Williams has thrown for 1,054 yards and nine touchdowns, adding 100 yards and two more scores rushing. USC’s defense has been opportunistic, leading the nation with 11 interceptions while tied for the lead with 14 takeaways.

The Trojans survived a scare against scrappy Oregon State over the weekend to start 4-0 for the first time since 2012. USC has to play at Utah on Oct. 15, but avoids Washington and Oregon this season.

UTAH

The 12th-ranked Utes opened the season with a tough road loss at The Swamp in Florida, but have won three straight lopsided games.

Outside of a costly interception late against the Gators, quarterback Cam Rising has been sharp, throwing for 954 yards and 10 TDs. Utah (3-1, 1-0) has a physical defense and is third in the FBS, allowing 132.8 yards passing per game.

The Utes also have a veteran team that won the Pac-12 championship last season. The bad news: tight end Brant Kuithe, their leading receiver, is out for the season with a knee injury.

Utah plays Oregon State this weekend and has tough games against USC and Oregon still on the schedule.

OREGON

The Ducks’ playoff chances took an immediate hit with a 49-3 loss to reigning national champion Georgia in their opener.

No. 13 Oregon (3-1, 1-0) bounced back with a decisive win over a good BYU team and outlasted previously undefeated Washington State 44-41 last week.

The Ducks were no match for the Bulldogs in any aspect – few teams are – but have averaged 51.6 points the past three games. Oregon’s biggest weakness is its pass defense. The Ducks are allowing 72.5% of passes to be completed, third worst in the country.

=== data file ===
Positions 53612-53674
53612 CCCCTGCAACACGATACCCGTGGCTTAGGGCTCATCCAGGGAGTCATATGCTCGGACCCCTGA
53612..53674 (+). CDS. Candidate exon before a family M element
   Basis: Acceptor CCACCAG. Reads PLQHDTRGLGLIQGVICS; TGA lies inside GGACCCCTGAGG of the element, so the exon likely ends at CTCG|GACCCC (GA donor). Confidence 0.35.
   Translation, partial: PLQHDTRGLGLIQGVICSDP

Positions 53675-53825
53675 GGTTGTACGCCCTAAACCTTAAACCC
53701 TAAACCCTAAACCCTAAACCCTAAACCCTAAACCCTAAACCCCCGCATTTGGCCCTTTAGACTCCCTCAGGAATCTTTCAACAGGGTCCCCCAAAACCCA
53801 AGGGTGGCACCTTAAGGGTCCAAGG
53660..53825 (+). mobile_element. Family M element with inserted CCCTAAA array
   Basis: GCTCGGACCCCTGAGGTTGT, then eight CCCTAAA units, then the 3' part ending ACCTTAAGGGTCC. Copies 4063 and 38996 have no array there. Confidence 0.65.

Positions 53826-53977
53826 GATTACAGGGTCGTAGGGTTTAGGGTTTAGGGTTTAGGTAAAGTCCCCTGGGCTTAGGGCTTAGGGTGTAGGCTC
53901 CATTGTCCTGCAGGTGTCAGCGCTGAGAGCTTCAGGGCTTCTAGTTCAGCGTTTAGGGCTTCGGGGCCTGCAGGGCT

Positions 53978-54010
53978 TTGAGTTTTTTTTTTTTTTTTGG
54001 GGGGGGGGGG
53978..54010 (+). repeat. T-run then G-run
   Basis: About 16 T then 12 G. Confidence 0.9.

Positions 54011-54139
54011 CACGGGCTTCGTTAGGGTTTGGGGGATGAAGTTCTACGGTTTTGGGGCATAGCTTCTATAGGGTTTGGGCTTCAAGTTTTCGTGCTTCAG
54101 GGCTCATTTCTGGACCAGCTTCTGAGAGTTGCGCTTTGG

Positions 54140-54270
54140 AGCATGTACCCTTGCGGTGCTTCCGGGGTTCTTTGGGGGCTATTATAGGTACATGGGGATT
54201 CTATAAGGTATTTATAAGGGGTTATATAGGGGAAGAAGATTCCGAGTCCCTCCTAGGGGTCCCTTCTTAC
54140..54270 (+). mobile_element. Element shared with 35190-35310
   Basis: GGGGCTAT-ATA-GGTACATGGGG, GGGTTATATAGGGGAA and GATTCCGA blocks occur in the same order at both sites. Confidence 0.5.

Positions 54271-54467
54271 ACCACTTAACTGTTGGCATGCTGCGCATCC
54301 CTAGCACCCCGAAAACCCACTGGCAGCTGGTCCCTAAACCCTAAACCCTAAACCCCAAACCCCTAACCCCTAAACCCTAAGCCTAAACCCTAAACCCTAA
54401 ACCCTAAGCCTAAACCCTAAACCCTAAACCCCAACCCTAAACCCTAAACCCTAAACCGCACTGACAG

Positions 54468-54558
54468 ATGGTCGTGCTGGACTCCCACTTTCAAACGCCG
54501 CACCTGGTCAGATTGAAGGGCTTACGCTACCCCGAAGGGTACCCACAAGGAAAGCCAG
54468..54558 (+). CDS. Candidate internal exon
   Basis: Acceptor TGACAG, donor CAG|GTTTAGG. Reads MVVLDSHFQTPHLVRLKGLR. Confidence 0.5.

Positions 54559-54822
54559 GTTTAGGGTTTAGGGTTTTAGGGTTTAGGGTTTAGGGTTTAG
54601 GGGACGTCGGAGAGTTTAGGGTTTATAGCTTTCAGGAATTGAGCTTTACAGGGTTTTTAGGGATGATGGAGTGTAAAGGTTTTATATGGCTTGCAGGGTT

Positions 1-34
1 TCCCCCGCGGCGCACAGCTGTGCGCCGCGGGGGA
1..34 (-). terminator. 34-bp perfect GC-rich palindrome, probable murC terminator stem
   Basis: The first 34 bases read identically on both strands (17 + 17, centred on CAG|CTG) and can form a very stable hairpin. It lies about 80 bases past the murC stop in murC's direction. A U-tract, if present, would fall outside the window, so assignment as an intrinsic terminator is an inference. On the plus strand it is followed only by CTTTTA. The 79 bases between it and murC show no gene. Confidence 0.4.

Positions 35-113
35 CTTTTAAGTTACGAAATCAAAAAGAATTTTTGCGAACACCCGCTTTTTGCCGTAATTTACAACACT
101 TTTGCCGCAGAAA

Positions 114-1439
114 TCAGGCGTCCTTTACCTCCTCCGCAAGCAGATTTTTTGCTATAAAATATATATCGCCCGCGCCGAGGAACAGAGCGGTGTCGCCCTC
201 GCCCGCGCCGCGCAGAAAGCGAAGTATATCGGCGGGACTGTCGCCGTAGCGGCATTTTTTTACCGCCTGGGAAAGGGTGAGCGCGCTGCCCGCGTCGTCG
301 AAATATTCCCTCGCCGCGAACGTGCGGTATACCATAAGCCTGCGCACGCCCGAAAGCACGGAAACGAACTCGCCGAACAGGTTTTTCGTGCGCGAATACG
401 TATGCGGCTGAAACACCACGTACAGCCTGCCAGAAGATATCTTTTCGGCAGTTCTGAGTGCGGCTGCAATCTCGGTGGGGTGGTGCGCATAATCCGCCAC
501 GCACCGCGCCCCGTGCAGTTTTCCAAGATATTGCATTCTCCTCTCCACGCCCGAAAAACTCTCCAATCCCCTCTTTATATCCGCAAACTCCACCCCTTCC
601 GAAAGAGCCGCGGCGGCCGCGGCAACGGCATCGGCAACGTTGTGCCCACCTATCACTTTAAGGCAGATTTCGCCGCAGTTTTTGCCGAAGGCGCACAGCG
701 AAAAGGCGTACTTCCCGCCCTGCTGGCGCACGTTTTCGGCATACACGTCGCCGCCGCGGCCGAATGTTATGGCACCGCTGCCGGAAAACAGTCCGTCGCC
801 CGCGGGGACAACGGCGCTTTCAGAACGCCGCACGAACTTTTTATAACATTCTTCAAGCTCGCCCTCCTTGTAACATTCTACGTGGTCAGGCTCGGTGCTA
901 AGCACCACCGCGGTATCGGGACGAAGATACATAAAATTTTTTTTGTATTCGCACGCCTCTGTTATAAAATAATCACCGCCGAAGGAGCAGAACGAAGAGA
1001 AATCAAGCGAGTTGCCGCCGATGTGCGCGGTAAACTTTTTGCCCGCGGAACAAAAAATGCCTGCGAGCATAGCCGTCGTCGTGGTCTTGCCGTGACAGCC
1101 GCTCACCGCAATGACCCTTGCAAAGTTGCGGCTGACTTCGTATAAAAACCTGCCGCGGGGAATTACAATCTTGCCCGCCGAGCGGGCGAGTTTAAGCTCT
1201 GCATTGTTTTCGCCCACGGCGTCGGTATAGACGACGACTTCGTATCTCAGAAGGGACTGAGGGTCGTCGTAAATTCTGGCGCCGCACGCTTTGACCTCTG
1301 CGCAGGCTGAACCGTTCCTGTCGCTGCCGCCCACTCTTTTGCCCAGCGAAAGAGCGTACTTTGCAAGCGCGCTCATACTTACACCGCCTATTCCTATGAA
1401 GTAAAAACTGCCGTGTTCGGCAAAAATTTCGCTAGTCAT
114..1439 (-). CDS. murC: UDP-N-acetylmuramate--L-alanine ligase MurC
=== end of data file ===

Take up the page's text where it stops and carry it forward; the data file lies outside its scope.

Oregon’s biggest tests left in the season will come in back to back games against Washington and Utah.

WASHINGTON

The Huskies have made a quick turnaround in their first season under coach Kalen DeBoer.

Quarterback Michael Penix Jr. has been superb now that he’s healthy, throwing for an FBS-best 1,388 yards and 12 TDs with one interception. No. 15 Washington (4-0, 1-0) picked up a solid home win against Michigan State and has 15 sacks this season, including eight against Stanford last week.

The Huskies play their first road game at undefeated UCLA on Saturday and have to face Oregon on Nov. 12.

UCLA

After winning at Colorado for the first time since 2014 last Saturday, the Bruins (4-0, 1-0 Pac-12) have their longest winning streak since winning the first eight games in 2005.

UCLA had a hard time getting past South Alabama and opened its Pac-12 schedule with a win against the struggling Buffaloes.

The Bruins will find out how good they are over the next three weeks, a brutal stretch that includes home games against Washington and Utah before heading to Eugene to play the Ducks on Oct. 22.